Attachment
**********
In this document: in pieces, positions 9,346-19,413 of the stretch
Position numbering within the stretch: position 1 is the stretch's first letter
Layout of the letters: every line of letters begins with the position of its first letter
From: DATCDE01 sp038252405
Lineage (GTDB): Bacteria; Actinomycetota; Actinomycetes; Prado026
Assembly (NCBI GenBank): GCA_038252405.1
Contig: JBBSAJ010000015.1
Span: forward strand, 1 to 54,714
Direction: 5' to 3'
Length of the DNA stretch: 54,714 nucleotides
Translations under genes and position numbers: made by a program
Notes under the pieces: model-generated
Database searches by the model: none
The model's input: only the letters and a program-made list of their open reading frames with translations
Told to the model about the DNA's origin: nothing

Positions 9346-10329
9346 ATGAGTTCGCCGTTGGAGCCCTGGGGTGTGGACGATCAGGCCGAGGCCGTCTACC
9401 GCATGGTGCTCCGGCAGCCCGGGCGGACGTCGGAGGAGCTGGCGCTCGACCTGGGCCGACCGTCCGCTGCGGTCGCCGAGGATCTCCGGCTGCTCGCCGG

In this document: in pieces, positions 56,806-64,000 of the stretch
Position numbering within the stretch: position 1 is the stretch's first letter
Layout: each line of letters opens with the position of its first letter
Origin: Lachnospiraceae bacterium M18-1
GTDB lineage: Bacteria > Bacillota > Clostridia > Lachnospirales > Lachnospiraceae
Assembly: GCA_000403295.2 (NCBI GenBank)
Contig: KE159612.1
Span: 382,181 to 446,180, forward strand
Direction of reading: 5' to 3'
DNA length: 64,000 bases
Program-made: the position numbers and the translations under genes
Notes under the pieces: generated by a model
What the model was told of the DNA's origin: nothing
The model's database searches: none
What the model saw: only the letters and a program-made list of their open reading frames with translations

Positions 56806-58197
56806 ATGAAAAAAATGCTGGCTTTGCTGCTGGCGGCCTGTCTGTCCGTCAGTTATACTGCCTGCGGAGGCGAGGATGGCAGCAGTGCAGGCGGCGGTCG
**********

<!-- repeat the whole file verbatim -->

In this document: in pieces, positions 9,346-19,413 of the stretch
Position numbering within the stretch: position 1 is the stretch's first letter
Layout of the letters: every line of letters begins with the position of its first letter
From: DATCDE01 sp038252405
Lineage (GTDB): Bacteria; Actinomycetota; Actinomycetes; Prado026
Assembly (NCBI GenBank): GCA_038252405.1
Contig: JBBSAJ010000015.1
Span: forward strand, 1 to 54,714
Direction: 5' to 3'
Length of the DNA stretch: 54,714 nucleotides
Translations under genes and position numbers: made by a program
Notes under the pieces: model-generated
Database searches by the model: none
The model's input: only the letters and a program-made list of their open reading frames with translations
Told to the model about the DNA's origin: nothing

Positions 9346-10329
9346 ATGAGTTCGCCGTTGGAGCCCTGGGGTGTGGACGATCAGGCCGAGGCCGTCTACC
9401 GCATGGTGCTCCGGCAGCCCGGGCGGACGTCGGAGGAGCTGGCGCTCGACCTGGGCCGACCGTCCGCTGCGGTCGCCGAGGATCTCCGGCTGCTCGCCGG

In this document: in pieces, positions 56,806-64,000 of the stretch
Position numbering within the stretch: position 1 is the stretch's first letter
Layout: each line of letters opens with the position of its first letter
Origin: Lachnospiraceae bacterium M18-1
GTDB lineage: Bacteria > Bacillota > Clostridia > Lachnospirales > Lachnospiraceae
Assembly: GCA_000403295.2 (NCBI GenBank)
Contig: KE159612.1
Span: 382,181 to 446,180, forward strand
Direction of reading: 5' to 3'
DNA length: 64,000 bases
Program-made: the position numbers and the translations under genes
Notes under the pieces: generated by a model
What the model was told of the DNA's origin: nothing
The model's database searches: none
What the model saw: only the letters and a program-made list of their open reading frames with translations

Positions 56806-58197
56806 ATGAAAAAAATGCTGGCTTTGCTGCTGGCGGCCTGTCTGTCCGTCAGTTATACTGCCTGCGGAGGCGAGGATGGCAGCAGTGCAGGCGGCGGTCG